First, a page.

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    5 Ways to Navigate Medical Trauma

     Medical Trauma

    Going to the doctor might seem fairly straightforward. But it isn’t always. Procedures that are meant to heal us sometimes end up causing us harm. Medical trauma comes from a negative experience with a doctor or treatment. Trauma is harmful, but medical trauma can lead us to avoid seeking medical help in the future, even if we really need it.

    Navigating trauma is complex, and there is no one true way of doing so. We all have different needs and different coping mechanisms that work for us, but even with all our differences, there are some common grounds we can start on. Here are five ways we can begin navigating our medical trauma and healing from it.

    1. Acknowledge Your Trauma

    It’s easy for us to dismiss our pain and trauma, particularly when the trauma occurred in a medical setting. But ignoring and diminishing our trauma doesn’t help us heal from it. In fact, it does the opposite. In order to truly heal from our medical trauma, we need to take a moment to sit down and truly acknowledge what happened to us. We had a terrible experience, and this has left us with problems and fears we didn’t have before. It’s okay to say so. We can’t begin to heal if we don’t admit there was something that harmed us in the first place.

    2. Be Patient

    Navigating trauma isn’t easy. We might feel emotions that make us uncomfortable. We might be angry at ourselves for feeling that way or for not healing as fast as we’d like. But trauma isn’t something that goes away quickly. It takes time to overcome what we’ve gone through.

    Patience might not be something that comes easy to us, especially as far as healing from trauma goes. It’s not linear, and bad days can and will follow our good days, making us think we’ve lost the progress we made. But that’s not how healing works. We never lose our progress. We’re always moving towards healing, step by step. Despite our ups and downs, we are healing and moving forward. All we need to do is take our time. Recovery will happen.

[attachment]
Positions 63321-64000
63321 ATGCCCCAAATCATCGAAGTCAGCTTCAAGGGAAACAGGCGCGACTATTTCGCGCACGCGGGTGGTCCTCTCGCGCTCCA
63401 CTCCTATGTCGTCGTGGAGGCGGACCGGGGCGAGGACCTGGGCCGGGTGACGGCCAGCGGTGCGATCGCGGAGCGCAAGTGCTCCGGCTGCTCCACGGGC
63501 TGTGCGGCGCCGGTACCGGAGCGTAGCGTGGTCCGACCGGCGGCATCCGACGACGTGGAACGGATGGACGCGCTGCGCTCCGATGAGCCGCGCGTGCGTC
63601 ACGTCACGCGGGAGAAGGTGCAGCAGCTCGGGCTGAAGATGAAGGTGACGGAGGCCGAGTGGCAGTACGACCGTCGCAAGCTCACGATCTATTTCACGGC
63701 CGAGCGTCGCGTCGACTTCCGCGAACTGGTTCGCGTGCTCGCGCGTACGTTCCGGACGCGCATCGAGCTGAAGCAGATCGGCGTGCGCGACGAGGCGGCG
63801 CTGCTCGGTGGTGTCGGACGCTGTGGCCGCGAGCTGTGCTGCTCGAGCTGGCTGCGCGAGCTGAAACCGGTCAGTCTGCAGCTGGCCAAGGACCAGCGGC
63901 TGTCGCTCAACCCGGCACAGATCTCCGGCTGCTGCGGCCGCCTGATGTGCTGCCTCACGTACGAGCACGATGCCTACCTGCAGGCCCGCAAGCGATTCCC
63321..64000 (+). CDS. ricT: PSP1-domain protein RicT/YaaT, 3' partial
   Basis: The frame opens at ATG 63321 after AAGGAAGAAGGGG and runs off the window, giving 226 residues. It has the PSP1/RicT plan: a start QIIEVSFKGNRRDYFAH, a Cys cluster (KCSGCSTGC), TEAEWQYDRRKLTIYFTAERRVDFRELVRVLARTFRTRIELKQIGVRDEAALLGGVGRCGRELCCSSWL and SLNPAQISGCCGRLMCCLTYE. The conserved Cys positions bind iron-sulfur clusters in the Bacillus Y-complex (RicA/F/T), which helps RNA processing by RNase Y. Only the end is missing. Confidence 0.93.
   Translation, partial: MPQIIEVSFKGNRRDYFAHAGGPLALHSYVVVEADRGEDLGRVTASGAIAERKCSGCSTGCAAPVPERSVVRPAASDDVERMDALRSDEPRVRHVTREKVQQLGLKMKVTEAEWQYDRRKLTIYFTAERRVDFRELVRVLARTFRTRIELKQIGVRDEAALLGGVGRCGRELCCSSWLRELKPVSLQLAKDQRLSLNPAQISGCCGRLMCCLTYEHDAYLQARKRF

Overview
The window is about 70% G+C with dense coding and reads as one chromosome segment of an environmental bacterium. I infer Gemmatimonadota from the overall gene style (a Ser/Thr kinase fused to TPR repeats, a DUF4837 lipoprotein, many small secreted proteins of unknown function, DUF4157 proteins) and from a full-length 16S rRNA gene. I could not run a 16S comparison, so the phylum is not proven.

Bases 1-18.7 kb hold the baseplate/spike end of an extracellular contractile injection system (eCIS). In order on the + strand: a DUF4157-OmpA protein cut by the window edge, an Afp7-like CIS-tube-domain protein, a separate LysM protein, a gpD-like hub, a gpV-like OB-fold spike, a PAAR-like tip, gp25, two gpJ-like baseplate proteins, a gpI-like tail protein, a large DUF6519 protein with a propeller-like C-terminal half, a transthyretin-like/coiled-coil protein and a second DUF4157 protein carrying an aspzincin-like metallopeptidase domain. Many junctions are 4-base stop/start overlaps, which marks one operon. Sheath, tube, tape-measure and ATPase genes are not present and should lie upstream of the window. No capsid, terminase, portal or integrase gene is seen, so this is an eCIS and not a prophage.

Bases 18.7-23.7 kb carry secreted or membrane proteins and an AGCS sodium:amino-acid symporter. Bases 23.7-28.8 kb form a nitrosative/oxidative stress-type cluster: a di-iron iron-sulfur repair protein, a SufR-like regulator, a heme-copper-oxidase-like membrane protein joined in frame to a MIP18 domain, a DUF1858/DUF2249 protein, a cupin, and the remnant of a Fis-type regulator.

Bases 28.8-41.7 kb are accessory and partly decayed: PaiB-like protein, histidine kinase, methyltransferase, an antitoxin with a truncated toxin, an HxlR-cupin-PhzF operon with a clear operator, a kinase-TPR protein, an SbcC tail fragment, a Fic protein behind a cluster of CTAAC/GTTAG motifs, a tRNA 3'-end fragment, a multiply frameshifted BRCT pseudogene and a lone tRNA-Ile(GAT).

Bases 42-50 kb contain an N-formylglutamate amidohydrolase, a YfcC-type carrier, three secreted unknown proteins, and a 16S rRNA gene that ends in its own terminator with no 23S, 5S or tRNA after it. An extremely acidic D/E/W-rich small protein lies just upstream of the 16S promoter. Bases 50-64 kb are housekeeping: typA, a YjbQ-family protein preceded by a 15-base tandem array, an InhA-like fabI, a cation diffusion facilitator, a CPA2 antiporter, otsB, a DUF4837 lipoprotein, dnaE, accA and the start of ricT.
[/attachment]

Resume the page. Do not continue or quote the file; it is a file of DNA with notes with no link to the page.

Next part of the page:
3. Change Your Habits

    If we need to go to the doctor again, for whatever reason, our first step should be to communicate with our doctor. If we talk things through with them and ask them to explain every procedure or treatment in detail, we might feel better and more in control of the situation. And if our doctor dismisses our concerns, then there’s nothing wrong with repeating our concerns or looking for a different doctor.

    We can also ask a friend or family member to come with us to appointments. A supportive presence on its own is more helpful than we’d think, but they can also help us in other ways. They can distract us from our worries. At the appointment, they might remember questions we forgot to ask or help us remember what our doctor tells us. We don’t have to go through any of this alone.

    4. Talk About It

    Talking about our trauma with people we trust is invaluable. Whether we talk to friends or family members or both, discussing what happened to us and how we feel helps us. Keeping everything to ourselves makes it harder for us to navigate our trauma. Most importantly, keeping quiet just makes us feel worse. Being able to talk to someone is more freeing than we’d initially think. All we need to do is trust those around us to be supportive and talk to them.

    5. Reach Out for Help

    There’s nothing wrong with needing professional help. Talking to people who’ve gone through similar experiences as us can make us feel much less alone. This might be in support groups, where we can find a community of people who’ve also experienced medical trauma.

    Another good option is counseling. If the medical trauma becomes too much, then feel free to make an appointment. We can help you navigate your trauma and help you on your road to recovery. You don’t have to do this alone.

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